- Written by Aishwarya Phadke
I first read about the Two Brothers Organic Farms in early 2019. There was an article about them in The Better India and I remember feeling excited, inspired, and proud all at once reading it. At the time, I would always be on the lookout for new locations and experiences for Travel Dirty, and the farm seemed like the perfect place. There was a number listed at the end of the article and I dialed it fully expecting a PA of some sort to answer the phone. When Satyajit introduced himself, I had a mini fan moment of disbelief.
“How humble!” I thought to myself. They just gave out their contact like that? I imagined their phone buzzing 24/7. Satyajit was extremely friendly (as I now know he always is) and heard about Travel Dirty patiently. He asked me to visit the farm when I could and in less than a week, I found myself driving to Bhodani, a small village I didn’t know existed till then.
My friend and I were greeted warmly, and Satyajit took us on a farm tour. Even when his audience that day wasn’t farmers, the amount of sincerity and know-how he poured into that tour was massive. We heard and tried to remember what we could. By then, I was sure that I wanted to take a group there for a visit, and really experience the farm life.
My ask was simple: “Let me bring a group of city people to the farm for a weekend. We’ll work on the farm, cook, camp outside in tents, and get our hands dirty in every way possible.” Satyajit agreed and in less than a month I showed up at the farm again, this time with a group of enthusiastic travelers.
We started with the customary farm and cow shed tour which was even more insightful than my first visit (or maybe I was just understanding more now. :) )
We came back to the Wada for a beautiful traditional lunch and spent the afternoon sitting under the tamarind tree laughing and chatting. The pace of the village seemed to be taking over, as we all slowed down and relaxed.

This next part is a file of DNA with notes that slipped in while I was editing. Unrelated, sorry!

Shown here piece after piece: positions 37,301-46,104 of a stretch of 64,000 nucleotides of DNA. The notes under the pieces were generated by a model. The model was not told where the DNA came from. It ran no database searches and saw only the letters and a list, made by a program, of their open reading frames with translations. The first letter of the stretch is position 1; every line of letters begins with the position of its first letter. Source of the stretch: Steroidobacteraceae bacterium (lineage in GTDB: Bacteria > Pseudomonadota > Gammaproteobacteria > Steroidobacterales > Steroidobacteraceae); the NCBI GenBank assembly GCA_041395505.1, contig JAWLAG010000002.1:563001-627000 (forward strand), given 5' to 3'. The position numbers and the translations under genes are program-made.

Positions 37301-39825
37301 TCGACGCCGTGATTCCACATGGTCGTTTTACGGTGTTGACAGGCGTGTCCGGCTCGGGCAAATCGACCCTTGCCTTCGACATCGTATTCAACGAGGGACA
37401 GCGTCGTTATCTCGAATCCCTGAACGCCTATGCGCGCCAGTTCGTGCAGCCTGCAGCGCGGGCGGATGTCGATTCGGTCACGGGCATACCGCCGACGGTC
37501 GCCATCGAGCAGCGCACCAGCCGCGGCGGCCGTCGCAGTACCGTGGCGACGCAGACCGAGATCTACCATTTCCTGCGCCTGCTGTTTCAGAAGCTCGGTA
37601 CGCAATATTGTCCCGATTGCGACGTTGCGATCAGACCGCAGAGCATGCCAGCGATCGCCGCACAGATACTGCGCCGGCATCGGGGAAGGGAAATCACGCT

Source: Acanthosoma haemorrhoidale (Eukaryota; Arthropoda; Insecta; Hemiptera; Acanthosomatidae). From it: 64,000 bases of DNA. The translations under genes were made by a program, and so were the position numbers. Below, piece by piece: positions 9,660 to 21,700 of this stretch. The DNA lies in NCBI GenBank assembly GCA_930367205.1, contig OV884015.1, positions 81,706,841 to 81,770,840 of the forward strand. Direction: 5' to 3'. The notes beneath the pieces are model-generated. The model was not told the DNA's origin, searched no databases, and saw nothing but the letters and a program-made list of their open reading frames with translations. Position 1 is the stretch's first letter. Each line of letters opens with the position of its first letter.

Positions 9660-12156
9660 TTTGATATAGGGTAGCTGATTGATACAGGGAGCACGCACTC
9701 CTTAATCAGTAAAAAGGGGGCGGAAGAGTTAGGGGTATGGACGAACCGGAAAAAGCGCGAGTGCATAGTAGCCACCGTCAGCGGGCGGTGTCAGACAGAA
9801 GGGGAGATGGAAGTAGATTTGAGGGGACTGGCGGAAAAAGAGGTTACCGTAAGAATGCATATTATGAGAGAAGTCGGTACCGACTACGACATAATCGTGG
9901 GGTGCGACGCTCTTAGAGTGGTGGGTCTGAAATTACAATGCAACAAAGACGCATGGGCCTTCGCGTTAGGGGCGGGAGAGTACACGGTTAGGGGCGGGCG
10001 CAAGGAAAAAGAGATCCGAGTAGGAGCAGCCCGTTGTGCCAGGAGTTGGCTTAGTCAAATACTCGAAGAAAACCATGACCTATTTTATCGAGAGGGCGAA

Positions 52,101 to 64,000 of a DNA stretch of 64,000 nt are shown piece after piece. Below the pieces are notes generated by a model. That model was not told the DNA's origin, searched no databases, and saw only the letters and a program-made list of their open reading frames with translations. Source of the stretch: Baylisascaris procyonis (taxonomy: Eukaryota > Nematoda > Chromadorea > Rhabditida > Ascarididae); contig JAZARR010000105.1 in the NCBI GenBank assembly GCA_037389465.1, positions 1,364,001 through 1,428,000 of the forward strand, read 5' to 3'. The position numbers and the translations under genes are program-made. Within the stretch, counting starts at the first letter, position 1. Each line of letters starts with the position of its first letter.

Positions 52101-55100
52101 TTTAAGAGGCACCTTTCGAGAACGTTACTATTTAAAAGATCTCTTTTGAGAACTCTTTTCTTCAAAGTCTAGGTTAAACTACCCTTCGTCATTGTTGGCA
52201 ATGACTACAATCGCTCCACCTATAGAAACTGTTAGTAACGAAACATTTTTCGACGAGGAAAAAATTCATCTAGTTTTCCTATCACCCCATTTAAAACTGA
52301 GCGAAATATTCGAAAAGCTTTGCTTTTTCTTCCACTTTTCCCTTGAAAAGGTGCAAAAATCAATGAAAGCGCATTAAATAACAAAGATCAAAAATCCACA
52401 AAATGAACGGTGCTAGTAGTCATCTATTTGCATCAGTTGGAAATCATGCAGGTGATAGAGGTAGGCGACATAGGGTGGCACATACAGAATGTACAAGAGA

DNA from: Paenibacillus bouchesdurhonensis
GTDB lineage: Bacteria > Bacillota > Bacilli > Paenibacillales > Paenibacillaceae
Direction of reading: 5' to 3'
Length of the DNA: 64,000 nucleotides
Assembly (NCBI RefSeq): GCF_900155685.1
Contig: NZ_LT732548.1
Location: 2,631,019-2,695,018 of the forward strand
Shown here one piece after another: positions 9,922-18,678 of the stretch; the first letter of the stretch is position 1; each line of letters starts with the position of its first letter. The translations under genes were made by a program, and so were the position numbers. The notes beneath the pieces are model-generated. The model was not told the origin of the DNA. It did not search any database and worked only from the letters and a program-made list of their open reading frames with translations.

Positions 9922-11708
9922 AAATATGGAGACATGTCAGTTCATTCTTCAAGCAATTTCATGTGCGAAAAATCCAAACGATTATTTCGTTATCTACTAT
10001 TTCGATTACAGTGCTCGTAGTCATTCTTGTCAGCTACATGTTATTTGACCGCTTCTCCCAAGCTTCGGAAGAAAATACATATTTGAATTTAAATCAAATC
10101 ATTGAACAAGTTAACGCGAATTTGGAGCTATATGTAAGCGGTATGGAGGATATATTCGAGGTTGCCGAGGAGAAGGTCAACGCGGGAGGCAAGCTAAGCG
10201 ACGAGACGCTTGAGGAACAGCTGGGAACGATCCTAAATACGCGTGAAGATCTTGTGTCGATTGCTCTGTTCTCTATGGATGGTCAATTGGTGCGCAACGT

On every Travel Dirty trip, I ask the hosts how the locals live and curate activities that will make us city folk feel most immersed while doing. Leveling courtyards with cow-dung is a given in any village and I wanted the group to try it out. That evening, we got our hands dirty in the real sense. An hour or two of us and the kids in the house along with Satyajit mixing cow-dung in water to form a slurry, and then taking sections of the yard to make it fresh and even.
Some of the participants had never touched dung, so the hesitation and the laughter that ensued was joyful. We felt as if we’d gone back to a different time in life, a simpler time where our needs and worries both were scarce.
Satyajit had told me about the Dhangar (shepherd) community and how they cooked their meals on a makeshift chul (earthen stove) on the farm. I knew the group would enjoy that experience. Sheetal (Satyajit’s wife) packed all the ingredients efficiently and took charge. We got on the vehicle and drove off into the night. The stars were now getting brighter and we couldn’t wait to start this exciting adventure. The dhangars are great friends with darkness, but we could hardly spot them on the farm. We made a fire and started helping with some chopping and cooking. The starry-eyed city folk could be found chatting with the Dhangar couple, watching the sheep graze lazily or laying down looking at the night sky. Satyajit explained to us the dhangar way of life and we were spellbound.
What a night it was! What an authentic dinner! We felt contentment and gratitude beyond measure. We came back and slept off in our tents with smiles on our faces. Yoga on the neighbouring farm, harvesting drumsticks, and chilling with the gir cows was how we spent our next day.
That was 2019 and over the course of the next two years, I’ve had the privilege of building a great friendship with not just Satyajit, but with the entire family. Bhodani is now a home away from home and I look forward to every visit. The last time I was there, we went for a swim in the village well, and I don’t know what joy the next visit will bring.
That one visit led to us (finally) starting regular visits to the Two Brothers farm, so that more and more of you who have been using their products, planning on starting farming, or are curious about where good food comes from can come visit! I am delighted to be part of the team now and I learn truckloads from the two brothers- about work, integrity, and purposeful living.
We hope to see you at the farm, soon!